It is true that certain saints are regarded as having particular "specialties" -- either because of the history of that saint's life or the record of certain favors being granted through their intercession.
Q. I often hear people say that they pray to specific saints for specific needs and that this is effective. I, though, have a certain few favorite saints, and I ask each of them to intercede with the Lord for all of my requests. So my question is this: Should I make an adjustment and pray instead to designated saints according to their "specialties"? (Danville, Indiana)
A. It is true that certain saints are regarded as having particular "specialties" -- either because of the history of that saint's life or the record of certain favors being granted through their intercession.
St. Matthew, for example, is considered the patron saint of bankers and bookkeepers because of his own occupation as a tax collector, and St. Luke is regarded as the patron of physicians.
St. Anne, the mother of Our Lady, is often invoked at childbirth, and St. Joseph has been called the patron of a happy death. St. Lucy, a fourth-century martyr who is thought to have had her eyes gouged out but her sight miraculously restored, is sometimes asked to intervene for problems with eyesight.
The church has long believed that the saints, our elder brothers and sisters in the faith, live now in God's presence and can intercede with the Lord on our behalf.
Around A.D. 350, Cyril of Jerusalem wrote that during the eucharistic prayer, "we make mention also of those who have already fallen asleep: first, the patriarchs, prophets, apostles and martyrs, that through their prayers and supplications God would receive our petition."
When we pray, it boosts our confidence and enhances our faith to know that the particular saint we ask to help might well have a special sympathy for our own circumstance. There is no definite and dogmatic answer, though, to the question you pose, and none of us can presume to be privy to the inner workings of heaven.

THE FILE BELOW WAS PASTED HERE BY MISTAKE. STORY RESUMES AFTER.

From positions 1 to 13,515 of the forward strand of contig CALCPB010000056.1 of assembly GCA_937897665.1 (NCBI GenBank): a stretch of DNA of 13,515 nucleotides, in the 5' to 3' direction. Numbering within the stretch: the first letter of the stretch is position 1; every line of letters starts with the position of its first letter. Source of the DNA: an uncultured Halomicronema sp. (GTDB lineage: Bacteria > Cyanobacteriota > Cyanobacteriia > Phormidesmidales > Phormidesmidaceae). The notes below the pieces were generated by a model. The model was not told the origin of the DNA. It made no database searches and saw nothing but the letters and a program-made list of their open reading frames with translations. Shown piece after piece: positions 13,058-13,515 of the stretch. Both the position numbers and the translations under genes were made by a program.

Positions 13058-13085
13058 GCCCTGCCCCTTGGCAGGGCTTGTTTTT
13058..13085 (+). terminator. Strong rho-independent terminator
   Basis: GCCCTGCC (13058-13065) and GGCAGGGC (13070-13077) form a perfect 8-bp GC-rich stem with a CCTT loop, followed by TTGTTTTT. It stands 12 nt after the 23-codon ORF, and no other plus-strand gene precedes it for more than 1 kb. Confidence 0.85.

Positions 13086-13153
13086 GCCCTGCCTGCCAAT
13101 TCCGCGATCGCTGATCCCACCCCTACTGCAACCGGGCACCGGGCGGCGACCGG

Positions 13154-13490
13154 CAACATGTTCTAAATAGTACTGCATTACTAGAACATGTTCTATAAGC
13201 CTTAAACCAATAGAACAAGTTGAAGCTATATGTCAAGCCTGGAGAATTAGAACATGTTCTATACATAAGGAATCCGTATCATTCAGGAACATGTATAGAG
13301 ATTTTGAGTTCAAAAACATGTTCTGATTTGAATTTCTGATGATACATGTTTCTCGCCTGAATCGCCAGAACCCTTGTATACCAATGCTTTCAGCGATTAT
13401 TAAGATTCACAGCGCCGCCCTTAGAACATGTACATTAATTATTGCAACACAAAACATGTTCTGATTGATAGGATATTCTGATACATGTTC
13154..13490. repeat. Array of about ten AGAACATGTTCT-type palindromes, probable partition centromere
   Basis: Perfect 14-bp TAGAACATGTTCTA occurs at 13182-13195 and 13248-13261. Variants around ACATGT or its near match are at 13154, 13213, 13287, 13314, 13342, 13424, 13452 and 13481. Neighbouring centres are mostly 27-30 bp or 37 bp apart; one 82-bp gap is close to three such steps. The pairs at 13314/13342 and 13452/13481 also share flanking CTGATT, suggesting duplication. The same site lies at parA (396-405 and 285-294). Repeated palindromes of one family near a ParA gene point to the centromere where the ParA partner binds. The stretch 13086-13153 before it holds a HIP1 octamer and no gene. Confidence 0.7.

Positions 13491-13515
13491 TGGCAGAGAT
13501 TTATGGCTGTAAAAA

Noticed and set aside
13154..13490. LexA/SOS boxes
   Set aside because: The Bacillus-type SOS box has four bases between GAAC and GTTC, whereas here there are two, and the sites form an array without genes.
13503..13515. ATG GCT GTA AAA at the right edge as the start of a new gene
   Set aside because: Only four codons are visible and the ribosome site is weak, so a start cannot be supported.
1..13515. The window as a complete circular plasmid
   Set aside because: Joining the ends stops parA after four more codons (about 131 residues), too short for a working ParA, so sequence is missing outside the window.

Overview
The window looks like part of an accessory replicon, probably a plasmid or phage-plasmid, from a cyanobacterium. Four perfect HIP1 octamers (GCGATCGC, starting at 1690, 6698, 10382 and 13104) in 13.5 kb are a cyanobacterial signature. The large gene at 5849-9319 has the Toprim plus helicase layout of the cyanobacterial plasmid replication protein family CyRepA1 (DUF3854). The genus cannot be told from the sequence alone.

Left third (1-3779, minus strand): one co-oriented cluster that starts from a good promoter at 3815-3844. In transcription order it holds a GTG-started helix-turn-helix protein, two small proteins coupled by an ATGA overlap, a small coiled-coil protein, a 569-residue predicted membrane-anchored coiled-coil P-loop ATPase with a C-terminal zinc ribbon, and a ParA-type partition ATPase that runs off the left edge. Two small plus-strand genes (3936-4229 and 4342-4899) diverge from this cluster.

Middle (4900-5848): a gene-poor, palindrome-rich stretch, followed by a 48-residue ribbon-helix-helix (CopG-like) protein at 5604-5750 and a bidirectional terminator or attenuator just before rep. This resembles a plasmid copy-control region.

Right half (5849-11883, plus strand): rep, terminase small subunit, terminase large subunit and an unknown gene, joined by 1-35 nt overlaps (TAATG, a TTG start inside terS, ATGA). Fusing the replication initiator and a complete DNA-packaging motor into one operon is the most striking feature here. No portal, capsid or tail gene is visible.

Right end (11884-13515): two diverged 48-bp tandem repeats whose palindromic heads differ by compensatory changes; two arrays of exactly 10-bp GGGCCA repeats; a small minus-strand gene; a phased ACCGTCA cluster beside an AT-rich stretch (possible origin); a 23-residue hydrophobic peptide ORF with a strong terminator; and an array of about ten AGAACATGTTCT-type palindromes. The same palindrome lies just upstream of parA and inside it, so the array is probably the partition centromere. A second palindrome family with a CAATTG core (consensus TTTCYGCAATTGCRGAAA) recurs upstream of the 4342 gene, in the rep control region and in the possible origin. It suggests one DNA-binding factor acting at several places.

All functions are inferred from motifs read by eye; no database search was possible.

I think that you should continue exactly what you are doing -- communing with those saints to whom you are especially drawn and asking them to intervene in all of your needs.
Q. Our family recently moved from Ohio, where our parishes were united as to when the congregation knelt or stood. (Universally, we knelt during the consecration.)
In the new parish that we belong to now, roughly half of the congregation stands throughout the consecration while the other half kneels. Our family follows our old habit of kneeling, but this lack of uniformity feels awkward to us.
In other parishes we have attended in our new area, everyone seems to be kneeling at this time of the Mass. What is your opinion? (Since we are new here, we don't feel comfortable yet asking our priest.) (New York)
A. The answer to your question is simple and straightforward. The General Instruction of the Roman Missal says that "in the dioceses of the United States of America, they (i.e., the congregation) should kneel beginning after the singing or recitation of the Sanctus (Holy, Holy, Holy) until after the amen of the eucharistic prayer, except when prevented on occasion by ill health, or for reasons of lack of space, of the large number of people present or for another reasonable cause" (No. 43).
So people in your parish are correct in kneeling. The common posture of the congregation is a symbol of a community at worship united by faith, and it also fosters that sense of unity.
It is true that in many parts of the world the congregation does stand for most of the eucharistic prayer (except for the consecration, when everyone kneels), but the bishops of the U.S. felt that kneeling is regarded by Americans as the most reverential posture and is therefore the one most suitable for the entire eucharistic prayer.
Note that the language of the guideline does provide for exceptions; I have celebrated Mass, for example, in a multipurpose building with only folding chairs and no kneelers.
Father Kenneth Doyle is a columnist for Catholic News Service
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